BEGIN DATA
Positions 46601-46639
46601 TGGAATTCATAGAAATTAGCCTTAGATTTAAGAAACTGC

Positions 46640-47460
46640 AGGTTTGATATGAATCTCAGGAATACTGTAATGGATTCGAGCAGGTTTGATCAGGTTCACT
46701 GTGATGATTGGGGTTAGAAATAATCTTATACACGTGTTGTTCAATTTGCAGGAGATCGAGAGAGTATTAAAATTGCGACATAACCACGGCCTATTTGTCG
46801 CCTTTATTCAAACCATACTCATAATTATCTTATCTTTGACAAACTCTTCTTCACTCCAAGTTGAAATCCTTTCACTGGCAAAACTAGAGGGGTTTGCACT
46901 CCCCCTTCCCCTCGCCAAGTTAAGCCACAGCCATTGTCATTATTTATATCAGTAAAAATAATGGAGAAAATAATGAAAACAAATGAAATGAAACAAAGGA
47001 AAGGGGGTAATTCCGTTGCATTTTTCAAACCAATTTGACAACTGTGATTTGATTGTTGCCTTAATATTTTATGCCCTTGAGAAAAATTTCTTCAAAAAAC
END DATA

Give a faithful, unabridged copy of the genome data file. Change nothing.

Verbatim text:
Positions 46601-46639
46601 TGGAATTCATAGAAATTAGCCTTAGATTTAAGAAACTGC

Positions 46640-47460
46640 AGGTTTGATATGAATCTCAGGAATACTGTAATGGATTCGAGCAGGTTTGATCAGGTTCACT
46701 GTGATGATTGGGGTTAGAAATAATCTTATACACGTGTTGTTCAATTTGCAGGAGATCGAGAGAGTATTAAAATTGCGACATAACCACGGCCTATTTGTCG
46801 CCTTTATTCAAACCATACTCATAATTATCTTATCTTTGACAAACTCTTCTTCACTCCAAGTTGAAATCCTTTCACTGGCAAAACTAGAGGGGTTTGCACT
46901 CCCCCTTCCCCTCGCCAAGTTAAGCCACAGCCATTGTCATTATTTATATCAGTAAAAATAATGGAGAAAATAATGAAAACAAATGAAATGAAACAAAGGA
47001 AAGGGGGTAATTCCGTTGCATTTTTCAAACCAATTTGACAACTGTGATTTGATTGTTGCCTTAATATTTTATGCCCTTGAGAAAAATTTCTTCAAAAAAC